Now Bayesian probability and Diophantine equations aside I get it that a lot of parents want the schools to open.  I’m also cognizant that school district officials that have to make these decisions are in uncharted territory and probably need the skills of King Solomon and the psychic gift of being able to predict the future to even come close to making every parent happy.

There is no answer, game plan, or confluence of ideas that will meet every family’s needs or fit in with every child’s learning style. Basically, it’s a huge nightmare that we all want to wake up from.

As parents we zig and zag and then zig some more and keep repeating the phrase “stay flexible.” But what’s not helping is people all of sudden deciding they’re experts in a field they have zero education in (who knew there are so many people that know more than experienced infectious disease experts) and thinking that reworking data or mining it to reach a conclusion that fits their plan to “get back to normal” is helpful.

It’s hard to do nothing, to just wait. It runs counter to our “see a problem, solve a problem” American sensibility. But if people really want to help the only thing most of us have any real control over is embracing the best health practices to keep our family COVID-19 free.

I don’t know what the math equation is for that but maybe it’s one we all need to learn.

Embracing the Incognito Freedom

I’m on a mask roll. Yes, I realize that I recently wrote about masks so let’s call this “Masks – the Sequel.” I feel it is my duty, nay let’s make that my calling, to continue to highlight the upside of wearing masks that go beyond the obvious of saving lives.

True confession – I’m one of those people that, at first, hated wearing a mask. It felt very claustrophobic to me and my reading glasses fogging up was not a thing of joy. But, because I’ve been a parent for 24 years I consider myself a master of being able to turn that frown upside down.

This means I’ve eagerly looked for all the reasons why I should love wearing a mask. At first it was challenging and then I experienced what I’m going to call my profound mask moment.

I had been at the city pool swimming laps and was on my way home when I realized I needed to stop at the grocery store for a few items.

Now, normally after swimming I would not venture into any establishment. I would go home and change and then head back out. This is because after I have gone swimming I look like I have been swallowed whole by a sperm whale and then after getting half-way down the whale’s esophagus the creature thinks, “Yeah, maybe I am too full,” and then forcefully regurgitates me back out into the world.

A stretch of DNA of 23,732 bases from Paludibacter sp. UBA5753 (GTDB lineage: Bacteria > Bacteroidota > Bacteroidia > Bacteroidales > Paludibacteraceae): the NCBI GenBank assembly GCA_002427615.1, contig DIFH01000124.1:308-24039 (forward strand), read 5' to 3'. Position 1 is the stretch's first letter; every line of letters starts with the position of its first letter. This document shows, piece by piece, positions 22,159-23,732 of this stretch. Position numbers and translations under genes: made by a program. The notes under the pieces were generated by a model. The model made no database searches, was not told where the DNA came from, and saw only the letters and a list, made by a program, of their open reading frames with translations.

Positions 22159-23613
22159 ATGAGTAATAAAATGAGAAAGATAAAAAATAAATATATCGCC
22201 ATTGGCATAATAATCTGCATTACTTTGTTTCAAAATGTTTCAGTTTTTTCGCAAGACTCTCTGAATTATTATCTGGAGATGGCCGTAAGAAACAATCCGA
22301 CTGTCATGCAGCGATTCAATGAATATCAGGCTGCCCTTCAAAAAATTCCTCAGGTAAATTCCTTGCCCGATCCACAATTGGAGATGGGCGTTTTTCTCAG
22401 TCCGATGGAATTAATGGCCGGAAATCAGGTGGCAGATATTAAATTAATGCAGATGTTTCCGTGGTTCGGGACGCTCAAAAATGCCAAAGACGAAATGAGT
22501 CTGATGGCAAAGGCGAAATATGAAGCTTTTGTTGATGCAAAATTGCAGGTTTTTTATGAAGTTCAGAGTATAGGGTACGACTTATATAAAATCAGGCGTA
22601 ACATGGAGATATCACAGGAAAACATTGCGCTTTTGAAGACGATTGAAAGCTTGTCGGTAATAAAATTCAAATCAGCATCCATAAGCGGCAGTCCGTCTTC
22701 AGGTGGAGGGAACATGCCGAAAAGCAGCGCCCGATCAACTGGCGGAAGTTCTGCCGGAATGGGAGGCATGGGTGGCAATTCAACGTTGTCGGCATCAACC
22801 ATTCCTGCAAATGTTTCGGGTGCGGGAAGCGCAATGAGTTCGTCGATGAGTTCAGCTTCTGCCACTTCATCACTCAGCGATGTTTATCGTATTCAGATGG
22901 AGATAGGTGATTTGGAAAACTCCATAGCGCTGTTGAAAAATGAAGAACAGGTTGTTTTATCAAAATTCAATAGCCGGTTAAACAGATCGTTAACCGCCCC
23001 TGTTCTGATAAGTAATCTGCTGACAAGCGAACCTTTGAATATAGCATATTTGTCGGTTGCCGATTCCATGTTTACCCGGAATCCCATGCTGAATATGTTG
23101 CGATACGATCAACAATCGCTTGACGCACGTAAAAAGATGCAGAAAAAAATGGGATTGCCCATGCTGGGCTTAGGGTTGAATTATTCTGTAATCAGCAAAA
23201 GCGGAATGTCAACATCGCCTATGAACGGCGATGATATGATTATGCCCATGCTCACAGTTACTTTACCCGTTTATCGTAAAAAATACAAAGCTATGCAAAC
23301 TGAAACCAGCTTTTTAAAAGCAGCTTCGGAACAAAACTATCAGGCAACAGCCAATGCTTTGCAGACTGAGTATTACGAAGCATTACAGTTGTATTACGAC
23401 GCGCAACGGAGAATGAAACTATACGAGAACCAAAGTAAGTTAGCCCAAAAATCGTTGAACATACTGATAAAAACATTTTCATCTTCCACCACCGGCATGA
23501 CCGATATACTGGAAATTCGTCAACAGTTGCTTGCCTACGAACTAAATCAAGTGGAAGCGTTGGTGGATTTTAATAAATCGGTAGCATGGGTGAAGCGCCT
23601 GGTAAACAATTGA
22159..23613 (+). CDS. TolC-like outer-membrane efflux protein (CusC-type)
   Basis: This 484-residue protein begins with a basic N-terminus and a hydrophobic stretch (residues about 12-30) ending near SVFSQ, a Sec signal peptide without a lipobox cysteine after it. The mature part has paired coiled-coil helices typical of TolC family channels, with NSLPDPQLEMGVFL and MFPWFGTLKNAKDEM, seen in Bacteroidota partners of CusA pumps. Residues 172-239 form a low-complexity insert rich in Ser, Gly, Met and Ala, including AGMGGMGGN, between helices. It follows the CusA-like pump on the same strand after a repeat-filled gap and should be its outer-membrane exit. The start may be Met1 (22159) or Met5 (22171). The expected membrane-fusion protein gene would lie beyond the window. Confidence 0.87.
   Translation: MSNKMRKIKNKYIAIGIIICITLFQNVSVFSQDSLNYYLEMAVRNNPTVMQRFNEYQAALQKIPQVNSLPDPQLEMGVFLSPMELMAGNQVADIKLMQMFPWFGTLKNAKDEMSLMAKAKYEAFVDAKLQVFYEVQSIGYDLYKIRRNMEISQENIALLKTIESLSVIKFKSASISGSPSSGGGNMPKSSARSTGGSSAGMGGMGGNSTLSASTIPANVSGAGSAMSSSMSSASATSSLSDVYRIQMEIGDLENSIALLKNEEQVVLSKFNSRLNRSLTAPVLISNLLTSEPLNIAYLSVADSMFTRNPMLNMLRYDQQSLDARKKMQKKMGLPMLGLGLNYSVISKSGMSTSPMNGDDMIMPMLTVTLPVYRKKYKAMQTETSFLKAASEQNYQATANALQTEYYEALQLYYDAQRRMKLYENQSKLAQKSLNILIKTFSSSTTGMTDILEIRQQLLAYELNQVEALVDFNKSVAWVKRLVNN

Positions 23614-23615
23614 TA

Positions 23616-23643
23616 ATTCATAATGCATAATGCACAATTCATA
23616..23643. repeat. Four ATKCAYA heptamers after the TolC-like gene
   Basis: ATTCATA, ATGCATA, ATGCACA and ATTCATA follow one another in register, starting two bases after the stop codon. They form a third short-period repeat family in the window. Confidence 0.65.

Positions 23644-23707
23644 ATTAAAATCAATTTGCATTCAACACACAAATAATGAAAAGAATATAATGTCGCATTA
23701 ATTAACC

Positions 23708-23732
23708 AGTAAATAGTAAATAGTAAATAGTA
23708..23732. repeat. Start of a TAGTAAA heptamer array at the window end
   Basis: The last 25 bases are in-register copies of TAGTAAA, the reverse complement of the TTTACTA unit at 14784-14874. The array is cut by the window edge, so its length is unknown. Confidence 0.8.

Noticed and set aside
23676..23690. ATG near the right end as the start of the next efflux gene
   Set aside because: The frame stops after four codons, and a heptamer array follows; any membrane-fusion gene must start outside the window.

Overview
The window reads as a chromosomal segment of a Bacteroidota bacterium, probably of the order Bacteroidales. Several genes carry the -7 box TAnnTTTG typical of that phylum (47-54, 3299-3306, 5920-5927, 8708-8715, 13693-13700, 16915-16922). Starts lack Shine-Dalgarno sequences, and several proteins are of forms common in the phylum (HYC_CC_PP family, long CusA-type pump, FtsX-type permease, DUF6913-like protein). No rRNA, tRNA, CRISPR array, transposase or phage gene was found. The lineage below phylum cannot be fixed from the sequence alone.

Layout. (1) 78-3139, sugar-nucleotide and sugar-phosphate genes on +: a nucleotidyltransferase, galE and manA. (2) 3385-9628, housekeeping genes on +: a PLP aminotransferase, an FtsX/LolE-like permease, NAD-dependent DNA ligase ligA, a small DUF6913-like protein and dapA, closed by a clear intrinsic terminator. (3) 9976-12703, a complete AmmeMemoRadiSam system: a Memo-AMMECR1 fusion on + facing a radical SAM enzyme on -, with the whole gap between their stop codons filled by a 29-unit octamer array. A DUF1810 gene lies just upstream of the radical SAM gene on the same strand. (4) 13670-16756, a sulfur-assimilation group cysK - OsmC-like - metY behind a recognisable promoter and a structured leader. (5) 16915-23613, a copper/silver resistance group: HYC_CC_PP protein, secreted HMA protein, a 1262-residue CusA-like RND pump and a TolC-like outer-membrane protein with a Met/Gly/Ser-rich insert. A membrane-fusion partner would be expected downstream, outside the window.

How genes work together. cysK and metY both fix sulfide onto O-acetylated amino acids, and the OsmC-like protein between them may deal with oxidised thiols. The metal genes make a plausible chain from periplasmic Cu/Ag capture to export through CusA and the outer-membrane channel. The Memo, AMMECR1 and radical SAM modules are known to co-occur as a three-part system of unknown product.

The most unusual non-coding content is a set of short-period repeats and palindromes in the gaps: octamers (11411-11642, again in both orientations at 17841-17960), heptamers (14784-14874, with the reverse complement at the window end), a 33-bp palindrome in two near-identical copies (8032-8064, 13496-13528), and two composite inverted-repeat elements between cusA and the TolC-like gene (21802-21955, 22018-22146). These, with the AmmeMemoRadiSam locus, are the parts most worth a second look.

But, then I remembered that I would be wearing a mask and if I kept my sunglasses on no one would recognize me. So, did it really matter that I looked like rejected whale chow? I came to the resounding conclusion that it did not.

I, cloaked in mask and sunglasses, proudly strolled into the grocery store. Well, maybe proudly is a slight exaggeration. It was more like I kept my head down and tried to get in and out as quickly as I could because did I mention I was wearing a swimsuit cover up?

My only moment of panic was when I had to take off my sunglasses and put on my readers to decipher a spice label. The divesting of my shades left me feeling exposed.

In the Murphy’s Law world in which I reside this is when I would see one of a handful (a rather large handful I’m afraid) of people I spend my life aggressively attempting to avoid.

Number one on that list is a certain elementary school PTO board member that back in the day I had a bit of a kerfuffle with. (It’s a long story best suited for another time. But details aside suffice it to say the incident still festers like an eternal cold sore.)

Well, well, well, guess who I see at the grocery store? Yep, that woman walking towards me with her cart. I quickly ripped off my readers and yanked down my sunglasses that had been perched on the top on my head.

It was then as if everything was happening in slow motion as my brain ran through various scenarios. Would the number one person I never want to see recognize me? Should I run and hide in the frozen food aisle? Do I abandon the cart and bolt for my car? Do I open my purse and stick my head in it?

Miraculously, literally a gift from the heavens, she just walked right by me. Masked and sunglassed up I was unrecognizable. My relief was so potent I got giddy in the spice aisle. It was then and there I celebrated the mask and its gift of sweet, sweet, incognito freedom.

Dear Snarky – My Wedding Gift Was Mocked By the Bride in a Video

Dear Snarky,

 I’m extremely upset about how I was treated at my cousin’s virtual wedding shower. Because of the COVID everyone dropped off presents at her house. We did it parade style where the bride-to-be was standing at the end of her driveway and waved at all of us.

 About a week later my cousin sent everyone a video link that showed her opening the presents and also included a “Top Ten” wedding gift list. She actually rated the gifts in the video!!!! I came in at almost the bottom and I got her a $75 gift from her registry at Williams Sonoma.